A Walk to Robin Hood’s Grave

A couple of years ago we walked up from the village of Orton, in Westmorland, to visit Robin Hood’s Grave. The other day we went there again, not least because it features in the opening of the new Robin Hood novel I’m writing at the moment.

Orton Church (c) John Bainbridge 2014

Orton Church (c) John Bainbridge 201

It was a grand day for a country walk of several miles, with good clear view of the Lakeland mountains and the Pennines.

We left Orton early, passing the ancient pillory, where wrongdoers, or perhaps just the

Orton Pillory (c) John Bainbridge 2014

Orton Pillory (c) John Bainbridge 2016

unfortunate poor, would have been subjected to punishment and humiliation, and the even older parish church, taking the footpath that eventually leads to Crosby Ravensworth, crossing a number of old stiles in stone-walled fields.

Old Stile at Orton (c) John Bainbridge 2014

Churchyard Stile (c) John Bainbridge 2016

After a long ascent we reached an old lime-kiln and then the edge of Orton Scar. Thankfully, this area of moorland, with some outstanding limestone pavements, has now been put into the Lake District National Park – not before time.

At this point the old track becomes more defined, wider and you can see the wheel ruts of carts, which perhaps carried the refined lime down to Crosby.

Autumn Day at Orton (c) John Bainbridge 2014

The Lune Valley (c) John Bainbridge 2016

You follow this track through some splendid heather moorland, keeping in the hollow and ignoring cross tracks until you reach the pile of stones that is Robin Hood’s Grave.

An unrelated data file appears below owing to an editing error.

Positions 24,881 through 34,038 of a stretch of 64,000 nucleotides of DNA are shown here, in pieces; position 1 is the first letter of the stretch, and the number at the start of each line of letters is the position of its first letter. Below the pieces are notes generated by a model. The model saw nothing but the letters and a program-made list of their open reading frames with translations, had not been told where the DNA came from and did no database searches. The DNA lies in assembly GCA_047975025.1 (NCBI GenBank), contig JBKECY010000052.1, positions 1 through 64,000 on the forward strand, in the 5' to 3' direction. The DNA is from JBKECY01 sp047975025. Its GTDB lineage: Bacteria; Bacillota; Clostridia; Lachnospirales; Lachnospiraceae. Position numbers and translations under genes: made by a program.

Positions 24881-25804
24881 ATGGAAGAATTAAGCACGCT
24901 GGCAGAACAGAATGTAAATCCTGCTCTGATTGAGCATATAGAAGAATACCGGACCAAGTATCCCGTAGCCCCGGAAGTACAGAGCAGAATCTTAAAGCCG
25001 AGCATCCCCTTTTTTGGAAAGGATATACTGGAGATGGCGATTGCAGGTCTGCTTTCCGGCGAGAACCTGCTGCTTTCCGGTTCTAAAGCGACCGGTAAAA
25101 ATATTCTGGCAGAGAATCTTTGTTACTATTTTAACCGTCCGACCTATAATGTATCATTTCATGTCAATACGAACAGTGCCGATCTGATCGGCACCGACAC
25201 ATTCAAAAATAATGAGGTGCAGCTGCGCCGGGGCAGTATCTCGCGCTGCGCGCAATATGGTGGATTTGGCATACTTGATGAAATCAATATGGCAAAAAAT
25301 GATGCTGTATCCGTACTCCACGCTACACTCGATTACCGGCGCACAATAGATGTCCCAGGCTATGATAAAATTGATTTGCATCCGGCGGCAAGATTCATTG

It almost certainly isn’t, but it is a very dramatic setting.  If you read the best historical work on the outlaw, by J. C. Holt, you will discover that Robin Hood, or more often RobinHood as one word, became a generic term for many an outlaw.

There’s quite a tradition of Robin Hood in Westmorland and Cumberland. Where the stories originate is debateable. The old ballads suggest Barnsdale, but they are the first versions actually written down – it’s likely there were earlier oral ballads, probably with a different location.

Robin Hood's Grave (c) John Bainbridge 2014

Robin Hood’s Grave (c) John Bainbridge 2016

They might have first gained ground here or in Sherwood Forest or Wakefield or wherever. The great local outlaw in Inglewood Forest, nearer to Carlisle, is Adam Bell, some of whose adventures are very similar to Robin Hood’s.

There are several purported Robin Hood graves scattered across England.

From the grave we followed the Coast to Coast Path, created by the almost legendary Alfred Wainwright, an easy walk across some wild countryside, following the trail back into Orton.

We had to walk some of the route again as we dropped the map. Happily we found it again. A good walk this and interesting to see another reminder of the Robin Hood legend.

If you’re looking for something to read this week, do try my Robin Hood novels. Here’s the link for the first book Loxley. The sequel Wolfshead is also available and can be found by following the same link:  https://www.amazon.co.uk/Loxley-Chronicles-Robin-John-Bainbridge-ebook/dp/B00WMJXRUC/ref=sr_1_1?s=digital-text&ie=UTF8&qid=1476458001&sr=1-1&keywords=loxley

Loxley New CoverWolfshead Cover_edited-5


4 thoughts on “A Walk to Robin Hood’s Grave

  1. That’s interesting. I worked for a while in Crosby Ravensworth back in the early 1980s and was in digs in neighbouring Maulds Meaburn, but I’ve not heard of Robin Hood’s Grave. There’s an awful lot of history and legend in that area.
    Cheers, Alen

    Liked by 1 person

  2. There is indeed, Alen. Not far away in the King’s Well, where Charles II paused for a drink on his way to Worcester in 1651. Regards John B.


    • Thank you, it’s quite amazing how many Robin links there are across Britain. Suggesting that the name became a generic one for outlaws generally. Appreciate your kind appreciation of the photos, John.

      Liked by 1 person

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